The Athens Banner-Herald and U.S. Rep. Paul Broun, a Republican from the same city, might often be mistaken for blood enemies.
More often than not, one can often be seen or heard hyperventilating about the other. But not this weekend.
The Banner-Herald editoriaialists decided that Broun ought to be cut some slack over his handling of a town hall meeting last week, when an elderly constituent opened proceedings by asking “Who’s going to shoot Obama?”
Broun issued a strong rebuke of the question three days letter. At the meeting, the congressman said he was stunned by the comment and simply moved on as quickly as possible.
From the newspaper:
… Broun came in for his share of criticism on this newspaper’s website and elsewhere from people who suggested he should have forcefully rejected the man’s question as inappropriate. But, inappropriate as it was, the question did not come out of Broun’s mouth, and it seems a bit unfair to, in effect, hold him fully responsible for it.
Frankly, it’s easy to understand how, in a public forum, a question as provocative as wondering who might shoot the president of the United States might catch someone – yes, even a politician, whose work includes frequent appearances like Broun’s town hall – completely off guard.
Those who were eager to criticize the congressman for the way he handled the question – again, words that he did not utter – would do well to remember that they had the luxury of reflecting on the reported circumstances before suggesting how they thought they might have reacted, and how Broun should have reacted.
Again, there have been plenty of opportunities for concern, if not outrage, regarding many of Broun’s statements. But in this instance, the congressman deserves a break.
Over the weekend, my AJC colleague Alan Judd described the clash between Jimmye Hawkins, the principal of Atlanta’s Scott Elementary School and her boss, Tamara Cotman in the aftermath of the school system’s cheating scandal:
Hawkins endured continual criticism from Cotman, she says, and was among the principals Cotman ordered to write “Go to hell” notes to state investigators. After a lawyer for the school district questioned Hawkins about the matter, Cotman removed her from Scott.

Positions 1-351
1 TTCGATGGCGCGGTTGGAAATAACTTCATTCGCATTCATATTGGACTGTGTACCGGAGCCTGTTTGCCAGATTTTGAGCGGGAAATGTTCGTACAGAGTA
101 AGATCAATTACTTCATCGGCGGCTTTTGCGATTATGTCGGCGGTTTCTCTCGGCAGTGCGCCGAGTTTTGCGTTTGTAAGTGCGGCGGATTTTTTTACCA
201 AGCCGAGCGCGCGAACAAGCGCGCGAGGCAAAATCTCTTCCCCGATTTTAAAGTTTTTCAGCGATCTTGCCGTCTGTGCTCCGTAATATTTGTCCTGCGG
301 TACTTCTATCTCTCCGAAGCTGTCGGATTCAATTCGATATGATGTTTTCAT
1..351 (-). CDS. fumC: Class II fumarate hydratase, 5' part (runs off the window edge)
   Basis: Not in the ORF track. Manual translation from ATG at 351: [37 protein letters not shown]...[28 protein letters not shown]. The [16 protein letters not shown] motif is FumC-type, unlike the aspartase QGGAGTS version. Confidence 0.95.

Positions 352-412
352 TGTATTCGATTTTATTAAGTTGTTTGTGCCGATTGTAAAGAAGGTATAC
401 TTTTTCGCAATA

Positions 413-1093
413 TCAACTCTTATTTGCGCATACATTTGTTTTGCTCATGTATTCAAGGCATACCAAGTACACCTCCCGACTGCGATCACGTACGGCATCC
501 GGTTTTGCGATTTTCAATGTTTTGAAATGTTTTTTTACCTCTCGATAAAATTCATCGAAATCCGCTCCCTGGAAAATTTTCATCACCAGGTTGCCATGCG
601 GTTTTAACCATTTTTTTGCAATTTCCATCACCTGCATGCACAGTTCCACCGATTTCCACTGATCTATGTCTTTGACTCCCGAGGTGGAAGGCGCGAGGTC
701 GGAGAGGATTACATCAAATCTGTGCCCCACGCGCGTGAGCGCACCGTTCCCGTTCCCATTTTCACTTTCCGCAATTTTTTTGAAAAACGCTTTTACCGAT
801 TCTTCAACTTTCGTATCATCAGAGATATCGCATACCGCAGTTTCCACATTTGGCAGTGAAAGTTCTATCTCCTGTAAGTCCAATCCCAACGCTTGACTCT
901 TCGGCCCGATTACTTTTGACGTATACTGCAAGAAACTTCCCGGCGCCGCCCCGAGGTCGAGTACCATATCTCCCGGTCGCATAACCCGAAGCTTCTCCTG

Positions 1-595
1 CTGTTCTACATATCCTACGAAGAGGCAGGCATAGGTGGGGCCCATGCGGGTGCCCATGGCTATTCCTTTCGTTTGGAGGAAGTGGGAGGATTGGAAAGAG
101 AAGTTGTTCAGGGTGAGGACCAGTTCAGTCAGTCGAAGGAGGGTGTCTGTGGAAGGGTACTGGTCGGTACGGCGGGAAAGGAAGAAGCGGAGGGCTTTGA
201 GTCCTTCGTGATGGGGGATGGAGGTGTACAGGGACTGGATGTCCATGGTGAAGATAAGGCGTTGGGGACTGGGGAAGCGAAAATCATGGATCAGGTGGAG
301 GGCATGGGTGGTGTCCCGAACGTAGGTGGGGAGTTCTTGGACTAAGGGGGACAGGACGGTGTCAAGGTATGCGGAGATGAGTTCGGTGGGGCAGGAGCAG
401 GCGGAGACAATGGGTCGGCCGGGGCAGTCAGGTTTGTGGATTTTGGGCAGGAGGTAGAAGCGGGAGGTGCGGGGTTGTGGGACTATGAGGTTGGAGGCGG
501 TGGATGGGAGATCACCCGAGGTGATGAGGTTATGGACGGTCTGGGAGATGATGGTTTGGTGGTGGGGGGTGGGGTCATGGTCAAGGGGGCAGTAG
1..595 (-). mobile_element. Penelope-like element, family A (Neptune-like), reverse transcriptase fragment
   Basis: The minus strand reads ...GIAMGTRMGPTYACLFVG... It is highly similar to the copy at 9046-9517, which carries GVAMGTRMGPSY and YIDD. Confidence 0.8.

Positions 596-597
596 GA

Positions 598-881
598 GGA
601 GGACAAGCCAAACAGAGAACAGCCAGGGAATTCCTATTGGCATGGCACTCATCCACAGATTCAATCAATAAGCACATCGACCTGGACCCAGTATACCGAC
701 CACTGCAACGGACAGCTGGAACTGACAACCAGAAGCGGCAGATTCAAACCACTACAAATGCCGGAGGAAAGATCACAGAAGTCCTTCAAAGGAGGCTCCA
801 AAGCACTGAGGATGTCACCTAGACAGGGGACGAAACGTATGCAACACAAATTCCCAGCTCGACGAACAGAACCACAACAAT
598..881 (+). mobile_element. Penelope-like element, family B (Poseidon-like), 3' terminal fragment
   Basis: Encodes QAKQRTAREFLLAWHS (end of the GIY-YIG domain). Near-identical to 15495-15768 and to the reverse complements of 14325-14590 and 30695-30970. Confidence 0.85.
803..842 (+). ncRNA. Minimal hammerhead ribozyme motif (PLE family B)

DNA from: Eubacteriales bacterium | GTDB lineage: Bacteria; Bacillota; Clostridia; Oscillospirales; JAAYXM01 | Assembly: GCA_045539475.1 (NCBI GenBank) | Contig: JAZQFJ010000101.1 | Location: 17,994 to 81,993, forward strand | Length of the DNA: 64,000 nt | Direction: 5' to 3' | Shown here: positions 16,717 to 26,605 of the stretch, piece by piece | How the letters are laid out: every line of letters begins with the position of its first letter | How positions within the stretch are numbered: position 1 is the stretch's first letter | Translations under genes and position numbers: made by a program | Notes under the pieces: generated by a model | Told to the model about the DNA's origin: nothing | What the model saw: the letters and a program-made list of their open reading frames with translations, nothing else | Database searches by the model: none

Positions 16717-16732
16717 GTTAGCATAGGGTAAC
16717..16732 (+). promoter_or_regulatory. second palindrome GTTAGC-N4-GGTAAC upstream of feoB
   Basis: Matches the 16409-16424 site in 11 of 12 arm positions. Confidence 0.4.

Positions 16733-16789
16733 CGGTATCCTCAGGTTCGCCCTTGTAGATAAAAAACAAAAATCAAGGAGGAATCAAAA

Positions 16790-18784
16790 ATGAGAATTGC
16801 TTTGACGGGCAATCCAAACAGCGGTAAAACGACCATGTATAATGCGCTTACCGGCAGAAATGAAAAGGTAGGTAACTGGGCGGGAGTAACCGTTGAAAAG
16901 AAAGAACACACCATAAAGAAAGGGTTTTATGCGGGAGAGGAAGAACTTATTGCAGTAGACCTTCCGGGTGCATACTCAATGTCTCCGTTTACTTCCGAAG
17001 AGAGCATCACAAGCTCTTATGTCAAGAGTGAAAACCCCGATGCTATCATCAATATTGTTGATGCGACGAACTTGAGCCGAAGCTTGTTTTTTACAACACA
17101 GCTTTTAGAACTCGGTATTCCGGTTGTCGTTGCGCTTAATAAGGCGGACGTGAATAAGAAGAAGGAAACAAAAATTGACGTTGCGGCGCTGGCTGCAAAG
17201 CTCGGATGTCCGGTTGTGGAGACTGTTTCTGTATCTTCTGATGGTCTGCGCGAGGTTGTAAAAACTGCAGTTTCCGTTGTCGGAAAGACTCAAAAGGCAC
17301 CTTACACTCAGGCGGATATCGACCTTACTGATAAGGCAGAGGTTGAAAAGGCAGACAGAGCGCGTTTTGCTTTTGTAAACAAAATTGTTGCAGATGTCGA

By mid-February, Hawkins had been interrogated, demoted, accused of being a whistle-blower, described in court papers as a confidential informant (“CI 11-022”) and, finally, reinstated as interim principal. What happened to her, state investigators say, is a prime example of a pattern of retaliation and retribution against employees who report wrongdoing in Atlanta’s school system.
This morning, state Rep. Ralph Long, D-Atlanta, has posted on his Facebook page a letter from Monica Hooker, a former teacher at Benjamin S. Carson Prepatory School, who said the “go to hell” sentiment from Cotman was comparatively mild. Hooker says she kept a journal:
”November 18th, was far worse than we expected. In the course of Ms. Cotman meeting with Mr. Green the day before, she insisted that he relay a message to the staff. She wanted us to know her disdain for the school and staff and sent us the message –“I wished I had some C4 to blow the school up and start all over with new people”.
“Thoughts of irritation, anger, perplexity, and distress were expressed by the staff. I decided enough was enough. I could survive the other unethical maneuvers of Ms. Cotman, but this was too much in the already tainted and toxic working environment.
“I attempted several times the rest of the school year to report Ms. Cotman’s actions to central office personnel but to no avail. I was told to leave the matter alone. Ms. Cotman was informed of my attempts and increased her retaliatory actions against me. “
At a gathering of the Tea Party Patriots in Phoenix, Ariz., Herman Cain won the in-person presidential straw poll on Saturday with 22 percent of the vote. Former Minnesota Gov. Tim Pawlenty and U.S. Rep. Ron Paul, R-Texas, were next, followed by former Alaska Gov. Sarah Palin with 10 percent.
Barack Obama won four votes, or almost .2 percent.
Cain, Pawlenty and Paul were all speakers at the weekend event. Paul won an Internet poll hosted by the Tea Party Patriots.
This morning, Politifact examines the statement by state Sen. Don Balfour, R-Snellville, that illegal immigrant students are taking classroom seats away from legal residents in university settings:
Strictly speaking, Balfour’s initial statement is correct. If a single illegal immigrant snags a spot in a popular course that fills up, legal residents can miss out.
However, Balfour’s statement does not acknowledge the fundamental problem, which is tight resources. Given the small number of “undocumented” students, it’s safe to say that most of the time, legal residents are taking the slots away from one another.
- By Jim Galloway, Political Insider